The Public Company Accounting Oversight Board (PCAOB) censured a small Spokane, Wash., accounting firm, citing its founder and a second partner for errors stemming from a 2003 audit that allowed a company to take a huge gain on a questionable sale of mining claims.
The 11-page order seemed unusual in the amount of detail the board unearthed in alleging abuse by a small accounting firm, Williams & Webster P.S., and two CPAs there.
“Respondents failed to exercise due professional care, failed to exercise professional skepticism, and failed to obtain sufficient competent evidence to afford a reasonable basis for an opinion regarding the financial statements,” the accounting oversight group asserted in its order against Williams & Webster.
The PCAOB barred Kevin J. Williams, founding shareholder and lead engagement partner on the audit cited in the order, from associating with a public accounting firm, and suspended John G. Webster from associating with a public accounting firm for one year. Webster was a shareholder of Williams & Webster from 1996 until 2006, and the concurring review partner on disputed audit.
The board said that Williams may file a petition to allow him to associate with a registered public accounting firm after two years. It said that respondents Williams and Webster settled with the PCAOB, consenting to the order without admitting to or denying the board’s findings.
The 2003 audit case cited by the PCAOB involved Diatect International Corp., a Heber City, Utah-based producer of insecticide products. The board said that when preparing Diatect’s financials, the Williams & Webster didn’t pursue evidence related to Diatect’s reported gain on the sale of mining rights, among other things.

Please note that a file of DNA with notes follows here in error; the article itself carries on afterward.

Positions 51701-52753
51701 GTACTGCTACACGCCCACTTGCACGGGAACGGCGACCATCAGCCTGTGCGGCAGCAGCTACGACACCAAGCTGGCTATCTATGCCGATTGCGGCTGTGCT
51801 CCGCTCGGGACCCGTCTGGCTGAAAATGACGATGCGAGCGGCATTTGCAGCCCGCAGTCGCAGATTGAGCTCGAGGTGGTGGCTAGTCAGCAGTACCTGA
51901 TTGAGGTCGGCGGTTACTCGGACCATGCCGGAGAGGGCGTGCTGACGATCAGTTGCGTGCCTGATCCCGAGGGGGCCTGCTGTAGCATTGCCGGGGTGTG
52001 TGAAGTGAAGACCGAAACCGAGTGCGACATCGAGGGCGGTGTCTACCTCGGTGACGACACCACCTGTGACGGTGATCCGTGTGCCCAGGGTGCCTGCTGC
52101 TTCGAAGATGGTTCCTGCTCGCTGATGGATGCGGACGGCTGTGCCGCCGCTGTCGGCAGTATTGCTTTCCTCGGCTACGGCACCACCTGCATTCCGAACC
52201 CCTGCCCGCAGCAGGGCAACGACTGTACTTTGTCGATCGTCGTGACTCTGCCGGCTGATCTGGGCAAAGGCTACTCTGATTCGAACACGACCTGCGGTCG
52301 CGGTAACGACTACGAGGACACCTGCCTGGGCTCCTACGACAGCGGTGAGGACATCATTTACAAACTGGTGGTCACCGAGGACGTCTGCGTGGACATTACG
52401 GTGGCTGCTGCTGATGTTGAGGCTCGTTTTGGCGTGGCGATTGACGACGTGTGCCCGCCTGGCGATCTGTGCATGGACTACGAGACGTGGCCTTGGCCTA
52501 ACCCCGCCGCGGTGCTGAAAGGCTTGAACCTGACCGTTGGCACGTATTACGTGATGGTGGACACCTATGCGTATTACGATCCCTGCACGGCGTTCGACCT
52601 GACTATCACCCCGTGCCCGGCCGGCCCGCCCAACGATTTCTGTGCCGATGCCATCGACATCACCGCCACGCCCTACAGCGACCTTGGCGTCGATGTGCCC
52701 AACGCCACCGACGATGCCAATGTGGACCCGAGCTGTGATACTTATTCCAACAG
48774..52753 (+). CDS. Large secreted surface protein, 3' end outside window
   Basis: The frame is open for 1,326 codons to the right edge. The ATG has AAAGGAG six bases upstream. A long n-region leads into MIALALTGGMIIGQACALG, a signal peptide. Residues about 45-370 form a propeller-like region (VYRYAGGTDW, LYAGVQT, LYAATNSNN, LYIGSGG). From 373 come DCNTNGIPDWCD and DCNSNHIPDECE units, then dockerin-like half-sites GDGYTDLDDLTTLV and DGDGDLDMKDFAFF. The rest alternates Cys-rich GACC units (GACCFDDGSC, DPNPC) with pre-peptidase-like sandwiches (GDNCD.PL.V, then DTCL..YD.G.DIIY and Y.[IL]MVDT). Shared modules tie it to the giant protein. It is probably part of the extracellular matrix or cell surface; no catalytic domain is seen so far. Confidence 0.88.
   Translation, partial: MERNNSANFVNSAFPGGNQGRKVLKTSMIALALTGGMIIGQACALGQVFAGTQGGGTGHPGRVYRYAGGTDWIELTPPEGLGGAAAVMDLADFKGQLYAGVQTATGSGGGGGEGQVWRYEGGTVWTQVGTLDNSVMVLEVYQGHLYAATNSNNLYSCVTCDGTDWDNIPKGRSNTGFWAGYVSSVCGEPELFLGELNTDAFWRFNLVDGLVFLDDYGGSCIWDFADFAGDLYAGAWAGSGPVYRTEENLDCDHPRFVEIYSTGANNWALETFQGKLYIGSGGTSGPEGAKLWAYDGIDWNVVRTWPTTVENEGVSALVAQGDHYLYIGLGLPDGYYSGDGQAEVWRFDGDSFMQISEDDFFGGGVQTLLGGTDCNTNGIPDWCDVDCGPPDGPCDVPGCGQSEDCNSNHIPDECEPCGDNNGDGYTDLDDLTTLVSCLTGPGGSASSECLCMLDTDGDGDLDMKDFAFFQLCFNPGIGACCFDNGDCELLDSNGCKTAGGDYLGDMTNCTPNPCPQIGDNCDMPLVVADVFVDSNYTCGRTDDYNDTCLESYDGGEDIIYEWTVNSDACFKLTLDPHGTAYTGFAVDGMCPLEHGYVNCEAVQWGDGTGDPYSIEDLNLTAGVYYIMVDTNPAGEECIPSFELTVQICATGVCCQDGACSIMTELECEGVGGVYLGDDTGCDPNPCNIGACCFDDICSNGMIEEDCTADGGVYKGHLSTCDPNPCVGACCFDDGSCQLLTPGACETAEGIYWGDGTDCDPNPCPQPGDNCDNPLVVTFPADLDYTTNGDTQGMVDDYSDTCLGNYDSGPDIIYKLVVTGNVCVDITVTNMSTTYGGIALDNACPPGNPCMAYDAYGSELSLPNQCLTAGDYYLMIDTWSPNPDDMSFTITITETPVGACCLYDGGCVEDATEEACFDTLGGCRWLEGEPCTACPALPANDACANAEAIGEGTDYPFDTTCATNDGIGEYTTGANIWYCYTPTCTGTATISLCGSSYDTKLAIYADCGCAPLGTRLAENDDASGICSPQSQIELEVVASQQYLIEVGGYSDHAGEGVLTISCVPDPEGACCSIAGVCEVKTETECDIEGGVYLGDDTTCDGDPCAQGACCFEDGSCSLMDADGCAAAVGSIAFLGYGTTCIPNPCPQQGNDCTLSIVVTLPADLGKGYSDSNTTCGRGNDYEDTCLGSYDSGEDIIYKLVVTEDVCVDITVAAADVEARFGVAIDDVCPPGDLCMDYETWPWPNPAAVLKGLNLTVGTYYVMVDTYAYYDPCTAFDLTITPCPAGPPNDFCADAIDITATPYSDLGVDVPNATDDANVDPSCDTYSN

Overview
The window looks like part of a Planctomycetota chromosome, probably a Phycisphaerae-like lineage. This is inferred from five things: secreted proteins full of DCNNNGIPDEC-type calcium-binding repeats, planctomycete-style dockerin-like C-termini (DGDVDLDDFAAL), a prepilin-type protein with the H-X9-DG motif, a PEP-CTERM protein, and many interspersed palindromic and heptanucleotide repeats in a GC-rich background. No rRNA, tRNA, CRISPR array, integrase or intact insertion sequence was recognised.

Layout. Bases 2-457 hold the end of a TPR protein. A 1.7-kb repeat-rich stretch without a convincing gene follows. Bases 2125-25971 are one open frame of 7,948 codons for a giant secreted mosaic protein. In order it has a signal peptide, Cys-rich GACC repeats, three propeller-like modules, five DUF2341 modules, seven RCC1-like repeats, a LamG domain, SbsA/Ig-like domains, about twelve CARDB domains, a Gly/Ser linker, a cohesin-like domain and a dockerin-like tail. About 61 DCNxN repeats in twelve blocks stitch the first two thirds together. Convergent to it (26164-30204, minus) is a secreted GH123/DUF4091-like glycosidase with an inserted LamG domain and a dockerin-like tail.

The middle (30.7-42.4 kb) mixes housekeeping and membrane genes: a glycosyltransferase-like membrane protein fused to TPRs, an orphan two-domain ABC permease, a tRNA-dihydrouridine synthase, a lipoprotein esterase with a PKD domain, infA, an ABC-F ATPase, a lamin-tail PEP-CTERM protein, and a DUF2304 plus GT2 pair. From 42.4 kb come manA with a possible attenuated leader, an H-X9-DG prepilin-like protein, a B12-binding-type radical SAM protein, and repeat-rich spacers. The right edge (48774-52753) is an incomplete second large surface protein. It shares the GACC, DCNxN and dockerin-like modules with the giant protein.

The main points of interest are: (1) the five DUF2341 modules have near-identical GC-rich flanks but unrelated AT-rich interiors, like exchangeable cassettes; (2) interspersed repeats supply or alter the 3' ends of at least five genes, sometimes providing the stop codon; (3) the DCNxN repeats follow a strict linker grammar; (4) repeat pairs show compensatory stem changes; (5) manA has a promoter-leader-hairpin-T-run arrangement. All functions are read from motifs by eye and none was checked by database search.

During the audit, the PCAOB alleged, Webster raised issues about apparent departures from U.S. generally accepting accounting principles (GAAP), and documented his concerns in a memorandum to Williams a month before the audit report date. Eventually, however, Webster concurred with the audit firm’s decision to issue its unqualified audit report, even though those issues remained inadequately addressed, according to the PCAOB’s order.
Specifically, the PCAOB noted a fiscal 2001 case in which Diatect claimed it had spent $540 to acquire mining claims on 640 acres of federal government land that contained earth used in insecticide products. Two years later, however, Diatect submitted second-quarter financial information “in which management had marked up the valueÂÂto $34,584,000 based on a 1991 geologist’s report.” When Williams and Webster told Diatect that no gain could be recorded until the claims were sold, the board said, Diatect entered into a sale of the claims for $31.1 million to a newly formed shell company owned by an outside director of Diatect. The company accepted an 18-year promissory note in payment and recorded a $12-million 2003 gain.
Although Williams & Webster questioned the transaction, the firm made an unqualified audit report on the company, without addressing the issues that the auditor had identified, according to the PCAOB.